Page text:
Not only is the Hireko Quick Shaft Reference Guide updated to reflect the new shafts in the catalog, but we have added hyperlinks to each of the products.  With one click, you can now go directly to the product page, read the description, look up the pricing and detailed specifications to compare products and even order.

What does Hireko Quick Shaft Reference Guide do?
The Hireko Shaft Reference Guide helps filter the wood and irons shafts we offer in 3 easy steps; by clubhead speed (or player’s distance), shaft weight and ball flight.

DSFI Table 2

The key is to find the group or category of shafts (#1) based on your or your customer’s swing speed, distance DSFI table 4and tempo.  From there, we break it down in different weight ranges (#2) starting from lightest to heaviest within the grouping.  For example, if you or your custom is looking for more distance, you would choose a shaft that is lighter.  For more control, you would select a heavier shaft.  Once the weight range has been selected, then you can sub-filter those shafts based on trajectory or fade/draw (#3).  In a nutshell, the Hireko Quick Shaft Reference Guide saves times from sorting through 57 pages of shaft in our catalog or thumbing through countless web pages to find a suitable shaft.

The Hireko Shaft Reference Guide is just another example of how we are committed to educating our customer base and making ordering or selecting shafts more efficient.

> CLICK HERE TO DOWNLOAD THE 2014 DYNAMIC SHAFT FITTING ADDENDUM

Update Your Hireko Shaft Trimming Guide Now!

Are you still using last year’s shaft trimming guide?  If so, you may be cutting your shafts incorrectly and that can be costly.

Even if you were a good clubmaker and downloaded this year’s trimming guide, you may want to get the latest version. From time to time we found errors or omissions to our shaft trimming guide like we recently did.

Aerotech Powercoil 50
In our latest catalog (page 79) is a listing for the Aerotech Powercoil RH50 shaft for A-flex in both 0.335” and 0.350” tip sizes.  Actually this 47” shaft is a senior or ladies (A/L) combination flex shaft and the reason why it is 1” longer than the R or S-flex.  The correct trim chart should be W38 for L-flex and now W37 for A-flex in the updated 2014 shaft trimming guide.  If you go to the 2014 catalog or look at the previous on-line version of the Hireko Shaft Trimming Guide, guess what, you won’t find either of those two codes. DOH!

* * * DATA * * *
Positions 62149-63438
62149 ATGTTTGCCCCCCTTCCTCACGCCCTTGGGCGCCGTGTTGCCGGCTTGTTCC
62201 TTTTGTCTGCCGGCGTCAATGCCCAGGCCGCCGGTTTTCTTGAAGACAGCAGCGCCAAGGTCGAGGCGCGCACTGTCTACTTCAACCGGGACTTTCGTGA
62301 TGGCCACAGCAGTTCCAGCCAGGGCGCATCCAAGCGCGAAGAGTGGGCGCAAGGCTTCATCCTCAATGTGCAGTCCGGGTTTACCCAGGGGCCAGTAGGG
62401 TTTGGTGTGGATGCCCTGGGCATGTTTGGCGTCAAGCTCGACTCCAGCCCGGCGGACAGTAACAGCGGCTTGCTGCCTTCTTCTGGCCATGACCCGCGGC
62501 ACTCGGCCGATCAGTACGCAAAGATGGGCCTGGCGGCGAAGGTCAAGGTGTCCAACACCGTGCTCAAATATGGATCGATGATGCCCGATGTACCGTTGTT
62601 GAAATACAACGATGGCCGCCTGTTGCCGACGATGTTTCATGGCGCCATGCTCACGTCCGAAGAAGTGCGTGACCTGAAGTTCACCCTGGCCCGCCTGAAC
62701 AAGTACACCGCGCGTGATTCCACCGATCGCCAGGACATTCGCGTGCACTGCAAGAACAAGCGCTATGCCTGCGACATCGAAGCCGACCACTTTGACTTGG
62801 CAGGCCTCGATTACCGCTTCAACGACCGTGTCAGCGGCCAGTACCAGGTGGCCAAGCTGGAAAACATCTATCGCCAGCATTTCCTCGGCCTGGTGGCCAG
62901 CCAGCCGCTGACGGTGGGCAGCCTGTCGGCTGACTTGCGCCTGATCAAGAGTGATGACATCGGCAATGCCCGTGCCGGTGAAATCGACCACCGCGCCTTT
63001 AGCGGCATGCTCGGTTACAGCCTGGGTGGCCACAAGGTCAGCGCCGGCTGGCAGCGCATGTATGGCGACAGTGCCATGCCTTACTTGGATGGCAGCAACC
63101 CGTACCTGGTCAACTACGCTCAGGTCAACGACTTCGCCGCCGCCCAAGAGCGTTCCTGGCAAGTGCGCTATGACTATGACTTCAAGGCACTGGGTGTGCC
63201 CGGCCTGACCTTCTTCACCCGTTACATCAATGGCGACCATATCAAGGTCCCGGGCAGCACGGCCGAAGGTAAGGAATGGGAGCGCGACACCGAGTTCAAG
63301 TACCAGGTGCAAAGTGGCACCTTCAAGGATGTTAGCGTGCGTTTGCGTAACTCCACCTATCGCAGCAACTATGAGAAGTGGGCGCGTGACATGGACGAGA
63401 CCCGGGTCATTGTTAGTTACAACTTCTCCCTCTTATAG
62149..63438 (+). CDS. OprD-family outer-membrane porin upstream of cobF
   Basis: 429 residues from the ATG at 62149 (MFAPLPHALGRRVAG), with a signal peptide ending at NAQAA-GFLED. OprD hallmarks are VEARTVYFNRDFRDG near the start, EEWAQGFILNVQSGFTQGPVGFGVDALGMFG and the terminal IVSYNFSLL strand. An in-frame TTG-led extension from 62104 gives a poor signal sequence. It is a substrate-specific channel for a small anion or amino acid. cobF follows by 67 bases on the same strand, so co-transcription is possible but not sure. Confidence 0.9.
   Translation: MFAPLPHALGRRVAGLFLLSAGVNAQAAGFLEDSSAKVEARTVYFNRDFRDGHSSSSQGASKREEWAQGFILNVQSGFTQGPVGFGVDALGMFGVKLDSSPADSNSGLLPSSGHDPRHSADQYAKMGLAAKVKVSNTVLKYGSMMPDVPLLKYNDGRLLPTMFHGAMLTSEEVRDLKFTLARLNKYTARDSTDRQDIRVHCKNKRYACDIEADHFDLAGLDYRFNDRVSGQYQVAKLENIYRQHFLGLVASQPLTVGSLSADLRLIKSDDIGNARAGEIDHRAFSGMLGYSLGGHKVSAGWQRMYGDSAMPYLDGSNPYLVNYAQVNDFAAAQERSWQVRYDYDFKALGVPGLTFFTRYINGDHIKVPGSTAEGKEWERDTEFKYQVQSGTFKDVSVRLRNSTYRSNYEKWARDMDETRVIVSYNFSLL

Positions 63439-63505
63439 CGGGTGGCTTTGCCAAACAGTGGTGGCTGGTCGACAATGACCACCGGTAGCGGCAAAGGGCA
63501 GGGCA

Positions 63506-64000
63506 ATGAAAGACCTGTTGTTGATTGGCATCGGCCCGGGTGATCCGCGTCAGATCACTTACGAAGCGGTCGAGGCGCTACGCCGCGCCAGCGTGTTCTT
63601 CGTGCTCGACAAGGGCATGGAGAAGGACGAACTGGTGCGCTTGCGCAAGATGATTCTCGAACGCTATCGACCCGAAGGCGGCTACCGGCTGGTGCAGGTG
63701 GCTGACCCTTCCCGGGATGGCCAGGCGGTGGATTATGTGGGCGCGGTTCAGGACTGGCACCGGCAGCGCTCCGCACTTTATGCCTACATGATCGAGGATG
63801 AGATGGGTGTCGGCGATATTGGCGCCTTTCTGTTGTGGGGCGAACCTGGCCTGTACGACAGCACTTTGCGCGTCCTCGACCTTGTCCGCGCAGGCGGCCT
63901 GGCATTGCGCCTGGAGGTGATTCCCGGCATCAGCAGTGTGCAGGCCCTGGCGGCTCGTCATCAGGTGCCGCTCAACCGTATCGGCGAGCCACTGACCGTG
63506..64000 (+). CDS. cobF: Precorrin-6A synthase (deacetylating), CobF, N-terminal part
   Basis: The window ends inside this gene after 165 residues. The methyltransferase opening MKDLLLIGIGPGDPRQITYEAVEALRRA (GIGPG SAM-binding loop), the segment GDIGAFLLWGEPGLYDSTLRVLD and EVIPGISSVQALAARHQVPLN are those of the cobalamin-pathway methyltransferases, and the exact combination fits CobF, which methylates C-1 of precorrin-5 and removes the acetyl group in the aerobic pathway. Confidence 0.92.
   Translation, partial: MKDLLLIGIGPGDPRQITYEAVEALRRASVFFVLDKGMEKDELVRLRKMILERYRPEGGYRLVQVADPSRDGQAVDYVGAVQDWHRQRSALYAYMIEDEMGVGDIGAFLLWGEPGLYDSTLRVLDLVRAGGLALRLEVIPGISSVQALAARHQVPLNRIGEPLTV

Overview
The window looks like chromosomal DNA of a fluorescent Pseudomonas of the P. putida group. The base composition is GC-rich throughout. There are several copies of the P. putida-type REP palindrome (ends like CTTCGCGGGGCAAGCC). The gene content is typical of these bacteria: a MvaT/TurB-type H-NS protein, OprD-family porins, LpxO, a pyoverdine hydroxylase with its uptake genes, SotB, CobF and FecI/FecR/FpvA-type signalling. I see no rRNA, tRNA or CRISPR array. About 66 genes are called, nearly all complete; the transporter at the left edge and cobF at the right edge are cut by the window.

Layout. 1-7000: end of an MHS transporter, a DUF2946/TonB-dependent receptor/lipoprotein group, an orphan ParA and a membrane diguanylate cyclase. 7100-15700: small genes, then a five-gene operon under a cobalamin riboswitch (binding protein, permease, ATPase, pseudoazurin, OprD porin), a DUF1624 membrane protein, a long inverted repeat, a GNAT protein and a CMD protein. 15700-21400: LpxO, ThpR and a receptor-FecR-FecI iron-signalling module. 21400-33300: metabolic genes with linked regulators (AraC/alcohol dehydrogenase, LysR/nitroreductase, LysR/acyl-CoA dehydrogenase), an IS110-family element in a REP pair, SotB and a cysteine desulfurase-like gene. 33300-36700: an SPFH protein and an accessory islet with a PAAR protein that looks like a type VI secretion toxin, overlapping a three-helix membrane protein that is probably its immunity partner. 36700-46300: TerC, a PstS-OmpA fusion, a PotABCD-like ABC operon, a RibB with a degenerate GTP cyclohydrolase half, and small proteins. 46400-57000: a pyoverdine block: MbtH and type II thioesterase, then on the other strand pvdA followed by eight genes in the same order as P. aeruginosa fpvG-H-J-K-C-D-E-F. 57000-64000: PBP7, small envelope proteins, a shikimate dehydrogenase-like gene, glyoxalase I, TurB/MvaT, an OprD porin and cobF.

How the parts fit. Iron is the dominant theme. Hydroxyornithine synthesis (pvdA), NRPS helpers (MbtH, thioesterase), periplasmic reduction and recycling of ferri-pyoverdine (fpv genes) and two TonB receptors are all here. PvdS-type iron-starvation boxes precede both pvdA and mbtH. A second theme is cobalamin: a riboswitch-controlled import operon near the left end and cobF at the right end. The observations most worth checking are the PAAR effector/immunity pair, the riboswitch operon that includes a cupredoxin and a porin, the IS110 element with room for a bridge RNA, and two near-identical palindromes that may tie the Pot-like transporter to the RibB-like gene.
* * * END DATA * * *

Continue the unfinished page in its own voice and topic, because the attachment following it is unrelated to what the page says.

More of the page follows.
Again, don’t use last year’s catalog otherwise you won’t trim the shaft correctly.  Here are the correct instructions for tip trimming below or you can find them in the most recent download.

> DOWNLOAD HERE THE 2014 HIREKO GOLF SHAFT TRIMMING GUIDE

Shaft Trimming Chart725x250_2014_LOUDMOUTH

 

How To Eliminate Muscle or Joint Pain When Swinging a Golf Club

Change or lighten up the weight on your clubs to ease up on some of that body pain!

Download Hireko CatalogDid you purchase new equipment or have your existing golf clubs altered and all of a sudden have tennis elbow or pain in or around your shoulders?  If so, you might want to consider a change and lighten up on the weight of the golf clubs.

What is the cause of tennis elbow?  The root of the problem is using a racket that is too heavy to swing.  The same thing can occur with a golf club that is too heavy for a golfer.  Other muscles can be affected too that can be strained or worsened over repeated action as there is a lot of centrifugal forces acting upon the arms and body when swinging a golf club.

Avon Grips 2014 LineI confess I like to experiment with golf equipment.  As a matter of fact, it has been more than a decade (maybe much longer) since I went out and played the exact set of clubs or configuration.  I guess that is the hazard of my duties as a technical director at a golf club component company.  Recently I decided to add weight to the heads of my golf irons and golf wedges to make them quasi-MOI matched to my #5-iron rather swingweight matched.  In a nutshell, it makes the clubs have a progressively heavier swingweight (roughly 0.5 point per club) as they become shorter.

While that doesn’t seem like a lot of weight (I think the PW needed 3 swingweights or a little more than 6 grams), it did take its toll on my rotary cuff.  After a couple of rounds of golf and a trip or two to the range, I was experiencing pain I hadn’t had before.  That small amount of weight was compounded as it was located 3 feet from my wrists and another 2 feet from my shoulders.  While I did strike the ball quite well with the added weight it just wasn’t worth the soreness that lingered.  The experiment ended and a lesson learned that I thought I might share with you.

 

Gain the Benefits of an Anchored Putter Using a Near-Anchored Putter

There is an alternative method in building a near-anchored golf putter that will do the same thing as a belly putter but without having it be anchored to the body.